Eifel National Park. It’s a park that only relatively recently came into existence. The Belgian military and NATO used it as a training ground up until 2004 when a legal decree gave it back to the Germans as a national park. A foundation of the decree states that at least 75 percent of the park’s 26,400 acres must be left to develop naturally.
Prior to the Belgians, this was firmly Nazi territory. Ordensburg Vogelsang is a former national socialist estate that has since become a staple of the national park along the 85-kilometer Wilderness Trail that connects Monschau on the German-Belgian border to Heimbach. Though like the rest of Germany, it was nearly impossible to imagine the horrors that once happened here as our train pulled into Kall where we transferred over to Gemünd — a small town with Eifel hike and bike trails tracing through the pedestrianized town center. The only evidence of the destruction was the occasional historical marker with images of what the town looked like following Allied bombings.
Sure enough, Gemünd had been decimated. Much of the town center today has been rebuilt, following as much of the original blueprint as possible. That means densely packed buildings, restaurants, cafés that spill onto the sidewalk, cobblestone streets, shops, and of course, a brewery. This is Germany, after all. A town without a brewery is like an amateur poetry slam without an eye-roll.
Hiking Eifel National Park
Last minute planning for the holiday weekend (Monday was German Unity Day celebrating the fall of the Berlin Wall and political reunification) left us with a holiday apartment about a kilometer outside of town. Our host, Evelyn, is someone who instantly feels like your grandmother. Caring, sweet, and she also assured us, “Germans are nice!” with a toothy smile.
Gemünd appears quiet to the passerby on a Friday night, but that’s because everyone is at one of the handful of restaurants that stay open past 6 p.m. The brewery looked at us with pity when we attempted to grab a seat without a reservation, so we resolved to return the next night and instead check out one of the hotel restaurants where the cuisine was decidedly German — meaty and hearty. Judging by the portion size, it’s no wonder the Germans seem to consider anything under five miles a “walk” and are constantly hitting the trails.
We hit the trails ourselves first thing Saturday morning and loved every second of it. The air was crisp with a light fog hovering above that disappeared throughout the day to give way to clear blue skies. 240 kilometers of park trails is the predominant estimate, leaving us with a variety of options to reach key points of interest, like the village of Wolfgarten or indeed Vogelsang. To our surprise, steep climbs along the trails weren’t exactly a rare thing in otherwise flat Germany. Even on day two, trudging west toward Vogelsang with cooler weather and damper conditions, we were continually taken aback by the lack of relief behind every turn.
“After this turn I bet it gets flat,” I said, continually jinxing ourselves. Thankfully, the terrain did ease up a bit once we reached Vogelsang.
“This is my first Nazi thing,” I stupidly commented as the brutalist gray tower of eastern Vogelsang started to poke its head out above the surrounding forest. A carving of a muscle-man appearing to ride bravely into battle was etched into the side of the tower.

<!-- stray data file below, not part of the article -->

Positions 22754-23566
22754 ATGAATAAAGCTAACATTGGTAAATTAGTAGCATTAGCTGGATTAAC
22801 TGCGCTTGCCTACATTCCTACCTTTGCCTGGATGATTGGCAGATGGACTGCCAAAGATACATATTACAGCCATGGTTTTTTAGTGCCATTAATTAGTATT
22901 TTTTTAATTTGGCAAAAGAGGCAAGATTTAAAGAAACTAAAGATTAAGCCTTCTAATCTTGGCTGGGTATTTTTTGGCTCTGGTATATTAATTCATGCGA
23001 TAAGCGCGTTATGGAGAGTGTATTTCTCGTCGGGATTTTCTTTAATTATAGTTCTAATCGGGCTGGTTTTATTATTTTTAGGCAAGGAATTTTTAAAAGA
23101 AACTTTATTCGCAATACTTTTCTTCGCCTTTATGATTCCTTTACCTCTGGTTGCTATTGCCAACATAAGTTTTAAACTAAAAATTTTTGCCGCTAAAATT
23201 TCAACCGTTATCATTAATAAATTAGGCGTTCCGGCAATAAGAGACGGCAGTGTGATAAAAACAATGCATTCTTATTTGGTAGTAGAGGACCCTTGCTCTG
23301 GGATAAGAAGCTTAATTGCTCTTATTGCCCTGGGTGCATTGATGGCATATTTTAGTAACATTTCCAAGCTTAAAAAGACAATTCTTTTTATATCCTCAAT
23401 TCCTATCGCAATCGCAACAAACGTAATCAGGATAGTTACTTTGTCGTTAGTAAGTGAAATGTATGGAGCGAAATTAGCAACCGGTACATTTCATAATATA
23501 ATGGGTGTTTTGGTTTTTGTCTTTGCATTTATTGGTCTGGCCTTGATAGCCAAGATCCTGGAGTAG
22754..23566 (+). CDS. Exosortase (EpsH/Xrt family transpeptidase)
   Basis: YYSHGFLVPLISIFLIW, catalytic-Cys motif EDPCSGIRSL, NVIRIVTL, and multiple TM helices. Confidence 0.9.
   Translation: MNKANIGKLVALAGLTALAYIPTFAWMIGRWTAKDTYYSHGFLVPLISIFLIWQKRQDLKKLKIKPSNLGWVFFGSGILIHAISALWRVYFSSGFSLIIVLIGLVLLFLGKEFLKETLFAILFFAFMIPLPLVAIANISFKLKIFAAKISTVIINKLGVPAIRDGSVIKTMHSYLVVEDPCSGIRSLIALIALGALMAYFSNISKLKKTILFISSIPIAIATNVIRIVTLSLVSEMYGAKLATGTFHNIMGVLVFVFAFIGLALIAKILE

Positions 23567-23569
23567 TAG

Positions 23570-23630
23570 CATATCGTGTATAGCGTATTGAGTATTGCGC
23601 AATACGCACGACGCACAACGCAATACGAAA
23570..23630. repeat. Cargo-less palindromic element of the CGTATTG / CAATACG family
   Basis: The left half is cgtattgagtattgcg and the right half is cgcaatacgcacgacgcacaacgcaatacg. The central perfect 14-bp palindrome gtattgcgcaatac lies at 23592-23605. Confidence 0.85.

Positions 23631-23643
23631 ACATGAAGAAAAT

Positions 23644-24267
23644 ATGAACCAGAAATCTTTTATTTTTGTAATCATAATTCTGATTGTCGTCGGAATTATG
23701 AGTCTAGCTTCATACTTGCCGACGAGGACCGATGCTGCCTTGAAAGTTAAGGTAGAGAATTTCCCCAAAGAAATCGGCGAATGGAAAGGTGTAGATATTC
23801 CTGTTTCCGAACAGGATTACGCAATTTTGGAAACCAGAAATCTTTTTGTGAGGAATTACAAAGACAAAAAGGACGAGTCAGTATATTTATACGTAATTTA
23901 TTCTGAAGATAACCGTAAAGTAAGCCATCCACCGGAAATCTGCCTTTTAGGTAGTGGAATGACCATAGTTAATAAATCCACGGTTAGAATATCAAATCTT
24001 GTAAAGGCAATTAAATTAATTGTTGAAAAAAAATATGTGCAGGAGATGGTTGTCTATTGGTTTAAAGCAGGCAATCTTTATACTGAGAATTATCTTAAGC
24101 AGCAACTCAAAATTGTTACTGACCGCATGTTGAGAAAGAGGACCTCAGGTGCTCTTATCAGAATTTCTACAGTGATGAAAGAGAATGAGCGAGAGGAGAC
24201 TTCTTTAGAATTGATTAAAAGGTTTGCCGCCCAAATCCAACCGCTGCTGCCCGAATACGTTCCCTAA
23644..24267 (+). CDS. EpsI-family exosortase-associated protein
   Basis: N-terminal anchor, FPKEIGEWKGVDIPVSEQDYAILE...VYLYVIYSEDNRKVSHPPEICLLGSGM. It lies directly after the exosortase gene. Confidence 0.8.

The grassy trail runs right into Vogelsang’s main road, which itself drives underneath the main gate. Swastikas once adorned the sides, but the Belgians replaced them with their traditional lion emblem. Inside, the car park was modestly filled with German tourists (German is the only language we overheard) and one Dutch tourist bus. Apparently, a guided tour was about to begin, but we didn’t really have an interest in joining. My one rule about visiting former Nazi ground is that I can leave whenever the hell I want to.
We continued through the compound to some viewpoints where we could see that juxtaposition of unspoiled natural beauty with that of formerly prime Nazi real estate. Though truthfully, it’s hard to say how much of that beauty truly is unspoiled. Signs continue to warn of leftover mines from the war that may have never been discovered. Sorry, Robert Frost. I’m sticking to the road most frequently traveled, thank you very much.
(Note to the reader: Google reviews of Vogelsang suggest against re-enacting Call Of Duty battle scenes.)
Nazi Olympic Monuments
The whole experience was, in a word, creepy. I’m talking a biting, Hitchock-esque sense that something really bad is about to happen. I mean, you’re walking around this beautiful scenery, autumn colors bouncing off the sunlight, then you march into this dreary fortress and the weather suddenly turns gloomy as an ominous fog sweeps over the entire area with a cold, light drizzle to really drive home that eerie feeling.
Then you remember what this place was used for, primarily to educate (brainwash) Germans into believing in and doing terrible Nazi things. The only comic relief came in the form of a statue created for the 1936 Olympic games in Berlin. Its purpose wasn’t comic, mind you, as its original text proclaimed something or other about being for the glory of Adolf Hitler. (Though the blocks with his name appeared to have been replaced.) But what gave me some joy was the fact that this naked burly man-statue appeared to have lost his granite manhood.
Hiking away from Vogelsang over Viktor-Neel’s modern bridge, our situation made a fast return to those scenic autumn surroundings that had initially captured our hearts. Flat and smooth with nothing more than the occasional soft turn like a stretched out ribbon.
In the end, we only did about 16.5 miles of hiking over two days. I left thinking about that four-day hiking package from Monschau to Heimbach offered by the local tourism bureau, Nordeifel Tourismus.
That is to say, I look forward to going back.